Job hunting has begun in earnest for university students who will graduate next spring.

As competition for human resources is said to be fierce, a unique initiative is underway in which university students rate the managers of companies they wish to work for.

This event was held by a Tokyo-based recruitment consulting company on February 28th at a wedding hall in Osaka, and was attended by 60 students and 6 business executives from the Kansai region.

There are special rules for the event, and after the business owners and students have had a chat for over two hours, both the company and the students are given a score out of 5 based on whether or not they want to work together. Masu.

The top two teams based on the total of their scores are considered the ``best match,'' and the managers and students proceed to a ``dinner party,'' which is essentially the final interview.

During discussions with students, many managers were seen conveying their own philosophy and values ​​to the students, and Seiji Takasaki, president of the company that planned the event, said, ``Managers are more important than salaries and benefits. I believe that being able to empathize with employees' ideas is the best way to prevent them from leaving the company, and I am committed to devoting time to this exchange.''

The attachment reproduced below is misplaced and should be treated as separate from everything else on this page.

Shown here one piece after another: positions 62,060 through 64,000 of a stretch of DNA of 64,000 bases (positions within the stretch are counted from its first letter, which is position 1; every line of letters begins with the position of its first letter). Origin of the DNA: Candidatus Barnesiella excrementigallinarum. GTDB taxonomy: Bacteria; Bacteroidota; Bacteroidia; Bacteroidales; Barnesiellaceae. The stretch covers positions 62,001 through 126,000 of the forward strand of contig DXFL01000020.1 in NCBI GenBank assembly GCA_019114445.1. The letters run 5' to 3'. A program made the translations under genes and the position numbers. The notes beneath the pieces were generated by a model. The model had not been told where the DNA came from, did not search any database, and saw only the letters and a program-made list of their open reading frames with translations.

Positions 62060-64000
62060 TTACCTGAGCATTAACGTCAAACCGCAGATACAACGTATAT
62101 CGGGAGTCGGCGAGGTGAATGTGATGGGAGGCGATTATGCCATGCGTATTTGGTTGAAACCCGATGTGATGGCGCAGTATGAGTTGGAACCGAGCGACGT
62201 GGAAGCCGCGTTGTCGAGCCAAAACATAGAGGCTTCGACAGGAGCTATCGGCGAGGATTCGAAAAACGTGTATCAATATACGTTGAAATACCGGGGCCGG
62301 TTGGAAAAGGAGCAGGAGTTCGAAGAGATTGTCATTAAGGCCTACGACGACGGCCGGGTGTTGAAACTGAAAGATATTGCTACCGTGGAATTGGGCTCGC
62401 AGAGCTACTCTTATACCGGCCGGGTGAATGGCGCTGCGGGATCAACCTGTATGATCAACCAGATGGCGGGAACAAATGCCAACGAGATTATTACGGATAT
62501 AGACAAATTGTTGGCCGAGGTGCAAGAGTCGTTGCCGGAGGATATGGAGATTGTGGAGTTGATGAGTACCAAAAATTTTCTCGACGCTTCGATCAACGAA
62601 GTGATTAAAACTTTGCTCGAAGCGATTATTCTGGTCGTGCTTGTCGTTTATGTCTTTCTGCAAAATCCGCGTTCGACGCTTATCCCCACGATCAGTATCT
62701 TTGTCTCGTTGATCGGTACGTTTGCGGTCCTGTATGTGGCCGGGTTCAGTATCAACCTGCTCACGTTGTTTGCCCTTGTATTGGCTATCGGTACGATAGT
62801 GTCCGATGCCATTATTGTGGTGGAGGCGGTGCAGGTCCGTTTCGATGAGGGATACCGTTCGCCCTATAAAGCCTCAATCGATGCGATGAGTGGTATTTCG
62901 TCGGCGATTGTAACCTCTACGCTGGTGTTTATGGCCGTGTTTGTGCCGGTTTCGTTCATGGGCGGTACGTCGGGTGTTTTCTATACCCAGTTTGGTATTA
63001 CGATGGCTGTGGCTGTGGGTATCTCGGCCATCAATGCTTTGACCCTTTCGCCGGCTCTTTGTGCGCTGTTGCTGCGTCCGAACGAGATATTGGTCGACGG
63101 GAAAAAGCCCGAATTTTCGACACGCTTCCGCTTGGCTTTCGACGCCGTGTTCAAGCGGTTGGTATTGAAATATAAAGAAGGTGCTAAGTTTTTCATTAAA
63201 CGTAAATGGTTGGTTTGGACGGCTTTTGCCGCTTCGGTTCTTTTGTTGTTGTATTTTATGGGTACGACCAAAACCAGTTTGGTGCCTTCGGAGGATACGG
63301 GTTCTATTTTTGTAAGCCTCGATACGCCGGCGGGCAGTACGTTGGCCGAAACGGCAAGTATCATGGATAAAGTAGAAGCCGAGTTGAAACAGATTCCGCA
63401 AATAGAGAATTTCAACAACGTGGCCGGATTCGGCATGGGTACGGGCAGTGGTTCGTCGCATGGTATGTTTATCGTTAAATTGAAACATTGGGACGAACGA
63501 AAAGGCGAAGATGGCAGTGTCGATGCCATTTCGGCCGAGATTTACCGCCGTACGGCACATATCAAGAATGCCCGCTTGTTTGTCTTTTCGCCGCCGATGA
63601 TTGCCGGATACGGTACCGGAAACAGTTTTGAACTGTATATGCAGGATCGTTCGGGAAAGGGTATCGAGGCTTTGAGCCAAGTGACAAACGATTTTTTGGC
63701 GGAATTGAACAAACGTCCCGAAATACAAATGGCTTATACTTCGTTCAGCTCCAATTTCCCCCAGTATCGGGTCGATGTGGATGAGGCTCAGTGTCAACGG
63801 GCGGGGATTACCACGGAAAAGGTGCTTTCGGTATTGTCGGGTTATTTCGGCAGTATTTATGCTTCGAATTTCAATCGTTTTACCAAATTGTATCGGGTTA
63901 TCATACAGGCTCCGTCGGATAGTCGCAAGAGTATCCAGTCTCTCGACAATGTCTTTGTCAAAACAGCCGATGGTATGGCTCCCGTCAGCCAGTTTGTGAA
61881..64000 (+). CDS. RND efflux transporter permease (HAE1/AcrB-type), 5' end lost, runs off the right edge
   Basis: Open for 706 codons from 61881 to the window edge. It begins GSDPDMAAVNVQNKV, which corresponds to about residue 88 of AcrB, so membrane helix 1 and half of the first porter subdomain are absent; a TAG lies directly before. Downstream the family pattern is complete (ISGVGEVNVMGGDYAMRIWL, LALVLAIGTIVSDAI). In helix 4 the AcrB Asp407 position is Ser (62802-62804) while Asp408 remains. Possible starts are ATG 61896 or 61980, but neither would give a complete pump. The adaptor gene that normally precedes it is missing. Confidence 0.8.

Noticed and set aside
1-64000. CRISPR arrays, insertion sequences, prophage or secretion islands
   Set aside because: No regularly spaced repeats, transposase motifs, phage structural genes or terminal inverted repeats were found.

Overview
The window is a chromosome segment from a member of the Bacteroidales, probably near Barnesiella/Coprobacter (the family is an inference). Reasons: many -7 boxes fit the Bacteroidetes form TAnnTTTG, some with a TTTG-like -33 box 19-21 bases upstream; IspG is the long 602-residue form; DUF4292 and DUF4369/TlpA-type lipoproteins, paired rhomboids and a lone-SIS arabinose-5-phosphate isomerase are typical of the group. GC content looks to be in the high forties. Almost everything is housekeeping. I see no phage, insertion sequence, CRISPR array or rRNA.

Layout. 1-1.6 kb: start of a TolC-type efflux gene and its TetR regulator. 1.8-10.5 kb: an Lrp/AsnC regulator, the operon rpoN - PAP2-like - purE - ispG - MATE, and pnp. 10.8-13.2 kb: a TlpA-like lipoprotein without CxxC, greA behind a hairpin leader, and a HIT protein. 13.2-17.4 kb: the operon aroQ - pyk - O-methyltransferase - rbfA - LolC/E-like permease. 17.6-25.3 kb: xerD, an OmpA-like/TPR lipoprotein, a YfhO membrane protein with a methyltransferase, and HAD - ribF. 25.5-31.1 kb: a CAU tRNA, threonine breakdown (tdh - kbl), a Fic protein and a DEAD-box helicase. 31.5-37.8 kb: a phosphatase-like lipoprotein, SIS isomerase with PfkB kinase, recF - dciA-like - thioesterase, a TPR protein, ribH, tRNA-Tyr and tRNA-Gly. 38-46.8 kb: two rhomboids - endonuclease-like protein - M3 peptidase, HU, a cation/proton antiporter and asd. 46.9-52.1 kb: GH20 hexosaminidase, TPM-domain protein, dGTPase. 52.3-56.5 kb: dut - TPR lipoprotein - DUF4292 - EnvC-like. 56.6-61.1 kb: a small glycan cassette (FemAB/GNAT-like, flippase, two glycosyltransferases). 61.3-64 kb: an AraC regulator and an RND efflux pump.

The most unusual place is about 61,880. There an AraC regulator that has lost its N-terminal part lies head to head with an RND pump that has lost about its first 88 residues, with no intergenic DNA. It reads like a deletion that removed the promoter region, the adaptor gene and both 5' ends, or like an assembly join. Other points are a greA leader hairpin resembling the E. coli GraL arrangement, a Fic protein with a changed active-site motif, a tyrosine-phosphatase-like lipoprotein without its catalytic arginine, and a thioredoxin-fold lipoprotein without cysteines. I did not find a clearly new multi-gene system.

The Ministry of Health, Labor and Welfare announced last October that the average turnover rate for university graduates within three years of joining the company is 32.3%, and exceeds 40% for companies with fewer than 100 employees.

Small and medium-sized enterprises tend to have more young employees leaving their jobs, and how to prevent mismatches is a major issue.

At this day's event, 14 best matches were created, and the president of a real estate company said, ``Job hunting is just like marriage or love, and I believe it is important to evaluate each other from a fair standpoint, so I would like to provide legitimate service.'' I feel that."

In addition, a third-year male university student who went to a dinner party with the managing director of a pachinko parlor company said, ``I gave it a high score because there was an atmosphere that accepted me as I was. It may be presumptuous, but being able to score yourself and have companies choose you gives you confidence.''

Expert: “Mutual consent will be stronger”

Regarding this event, Seito Furuya, a senior researcher at Recruit Works Institute who is familiar with the employment situation of young people, said, ``360-degree evaluations,'' in which managers are evaluated by their subordinates, are now widespread in companies, I feel that this is an indication that this is spreading across the board.I believe that the fact that the scoring system strengthens mutual understanding is valued.''